Tuesday, 27 December 2016


Hi all,
Hope you had a splendid Christmas, Mine was quit hectic during the run up due to me having so many Christmas presents to make. For other folk I made  9 pens a lidded box and a spinning top with a base. These were all well received so I'm pleased about that.

My biggest problem came with trying to turn items for my wife without her knowing about it. My workshop isn't exactly private because the entrance to the house, the extra fridge/freezer, tumble drier, and some cupboards are all down the other end. This means that she is popping in and out on a regular basis.

I had a number of items in mind to make for her, all of which would be surprise presents. Turning wood on a lathe was hard to keep a secret, but here is what I managed.

Firstly, I turned her a nice pen from a piece of yew. I had made almost 30 pens so far, but this was the first that I had made especially for her.
It is made from a modified slimline kit and I have added 4 pyrography burnt bands to give it a bit of style.

My next two items were pieces of fruit. My wife has always like bits of false fruit made from clay etc and has always liked wooden fruit. So I had to give it a go even though it was new to me. The first piece I tackled was an apple.

The turning went very well until the last minute. I had shaped the apple, sanded it, sealed it and polished it. The only thing left was to part it off. Parting it off, is just the term used for cutting away the bit of wood that attaches the item to the lathe. Using a parting tool, one cuts through the wood until it is held by a small piece of wood about as thick as a pencil. The lathe is then stopped and the last thin piece of wood is cut through with a hack saw. The problem is, that one doesn't want to do to much sawing and with the lathe spinning at 2000 rpm it is possible to cut to far and have the item leave the lathe and shoot across the room. This hasn't happened to me before, well not until I was doing the apple, I cut too far and it shot off the lathe and went spinning around the concrete floor of my workshop like a whirling dervish. When I picked it up I could of wept, it had more scuffs and bruises than a boxer who had done a dozen rounds with Mike Tyson.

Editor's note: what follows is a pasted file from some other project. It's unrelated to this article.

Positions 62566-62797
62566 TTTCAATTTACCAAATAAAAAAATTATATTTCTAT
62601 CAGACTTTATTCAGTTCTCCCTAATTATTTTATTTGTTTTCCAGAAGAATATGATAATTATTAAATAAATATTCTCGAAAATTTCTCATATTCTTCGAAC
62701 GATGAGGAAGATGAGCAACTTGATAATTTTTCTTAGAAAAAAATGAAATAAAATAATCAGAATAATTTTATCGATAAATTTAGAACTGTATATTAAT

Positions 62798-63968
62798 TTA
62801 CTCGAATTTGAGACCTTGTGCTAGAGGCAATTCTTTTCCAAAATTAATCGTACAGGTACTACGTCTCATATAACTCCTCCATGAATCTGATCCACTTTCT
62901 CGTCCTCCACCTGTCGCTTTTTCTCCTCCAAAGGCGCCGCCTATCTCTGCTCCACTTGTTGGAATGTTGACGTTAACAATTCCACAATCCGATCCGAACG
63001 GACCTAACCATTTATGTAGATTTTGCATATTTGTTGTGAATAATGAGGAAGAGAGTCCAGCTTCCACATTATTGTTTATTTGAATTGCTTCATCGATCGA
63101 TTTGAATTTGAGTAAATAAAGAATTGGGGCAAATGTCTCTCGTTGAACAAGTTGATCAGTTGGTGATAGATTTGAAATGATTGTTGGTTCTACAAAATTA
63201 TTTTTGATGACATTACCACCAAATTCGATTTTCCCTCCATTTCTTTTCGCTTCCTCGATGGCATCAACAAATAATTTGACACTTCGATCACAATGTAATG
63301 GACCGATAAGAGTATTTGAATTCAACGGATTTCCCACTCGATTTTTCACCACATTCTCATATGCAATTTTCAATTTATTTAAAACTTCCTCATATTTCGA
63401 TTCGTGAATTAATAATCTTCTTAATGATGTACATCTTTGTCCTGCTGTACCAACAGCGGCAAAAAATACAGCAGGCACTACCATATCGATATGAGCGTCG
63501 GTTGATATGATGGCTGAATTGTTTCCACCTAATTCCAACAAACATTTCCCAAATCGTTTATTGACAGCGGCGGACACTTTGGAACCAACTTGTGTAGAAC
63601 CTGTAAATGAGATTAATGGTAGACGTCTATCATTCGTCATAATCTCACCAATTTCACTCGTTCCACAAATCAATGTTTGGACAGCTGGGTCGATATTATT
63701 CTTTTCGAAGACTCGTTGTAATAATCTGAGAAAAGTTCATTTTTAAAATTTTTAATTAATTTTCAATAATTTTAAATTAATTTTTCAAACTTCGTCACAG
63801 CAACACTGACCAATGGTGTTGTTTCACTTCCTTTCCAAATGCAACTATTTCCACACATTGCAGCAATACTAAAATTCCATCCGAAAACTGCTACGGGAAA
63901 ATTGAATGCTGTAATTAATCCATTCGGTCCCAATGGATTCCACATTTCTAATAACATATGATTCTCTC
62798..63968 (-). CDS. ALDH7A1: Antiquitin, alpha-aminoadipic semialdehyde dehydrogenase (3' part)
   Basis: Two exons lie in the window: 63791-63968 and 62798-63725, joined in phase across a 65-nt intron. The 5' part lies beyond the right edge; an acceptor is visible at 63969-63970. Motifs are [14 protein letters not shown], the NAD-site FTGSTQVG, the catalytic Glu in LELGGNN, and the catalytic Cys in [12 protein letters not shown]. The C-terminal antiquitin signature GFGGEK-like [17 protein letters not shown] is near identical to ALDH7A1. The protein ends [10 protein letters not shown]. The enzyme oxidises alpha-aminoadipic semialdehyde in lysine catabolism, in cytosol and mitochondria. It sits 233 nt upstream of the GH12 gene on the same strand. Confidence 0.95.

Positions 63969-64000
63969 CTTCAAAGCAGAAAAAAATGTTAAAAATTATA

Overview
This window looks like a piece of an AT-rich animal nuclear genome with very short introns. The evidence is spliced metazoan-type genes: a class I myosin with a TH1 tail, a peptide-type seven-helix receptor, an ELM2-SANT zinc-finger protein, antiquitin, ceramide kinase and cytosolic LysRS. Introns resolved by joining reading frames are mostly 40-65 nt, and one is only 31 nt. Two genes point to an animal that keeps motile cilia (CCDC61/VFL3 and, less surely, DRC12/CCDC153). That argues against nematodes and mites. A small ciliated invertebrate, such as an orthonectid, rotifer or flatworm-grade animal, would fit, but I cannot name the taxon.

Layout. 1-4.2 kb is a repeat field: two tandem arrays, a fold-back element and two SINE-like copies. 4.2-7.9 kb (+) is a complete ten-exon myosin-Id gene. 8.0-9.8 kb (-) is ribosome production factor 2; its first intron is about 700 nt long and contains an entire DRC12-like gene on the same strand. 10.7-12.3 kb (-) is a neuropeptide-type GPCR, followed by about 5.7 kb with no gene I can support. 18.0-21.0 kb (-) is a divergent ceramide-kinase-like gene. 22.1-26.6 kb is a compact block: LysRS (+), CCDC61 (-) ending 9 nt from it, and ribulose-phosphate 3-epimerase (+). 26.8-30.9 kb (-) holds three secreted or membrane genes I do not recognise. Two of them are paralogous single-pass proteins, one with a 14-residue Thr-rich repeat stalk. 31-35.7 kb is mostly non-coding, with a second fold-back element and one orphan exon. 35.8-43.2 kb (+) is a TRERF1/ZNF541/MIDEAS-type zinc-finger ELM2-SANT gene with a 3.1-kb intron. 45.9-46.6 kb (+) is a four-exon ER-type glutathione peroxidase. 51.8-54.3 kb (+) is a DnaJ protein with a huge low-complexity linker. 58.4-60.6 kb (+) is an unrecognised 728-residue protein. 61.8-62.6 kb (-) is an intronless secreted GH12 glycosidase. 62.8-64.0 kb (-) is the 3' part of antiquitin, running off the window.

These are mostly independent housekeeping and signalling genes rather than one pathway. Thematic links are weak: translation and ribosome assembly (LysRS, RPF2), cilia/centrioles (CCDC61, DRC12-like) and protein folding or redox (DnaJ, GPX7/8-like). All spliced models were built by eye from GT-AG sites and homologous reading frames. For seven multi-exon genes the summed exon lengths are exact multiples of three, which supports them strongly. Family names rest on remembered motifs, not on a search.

If I could have mounted the apple back on the lathe I could have rectified the situation but in the end I had to just patch it up and tell my wife I wanted to make it look like a apple that was wind fallen.

Thankfully the pear went much better and I'm proud of that.

Overall, I was pleased with my efforts and was spurred onto the next two items on my list. These were to be a wooden bowl/dish and a few acorns to put in it. In my mind I could see the item which I was going to decorate with some nice pyrography. I will show you how I got on in my next post.

If you would like to see some more of my pens I have made a short Youtube video which can be accessed by clicking here

Tuesday, 20 December 2016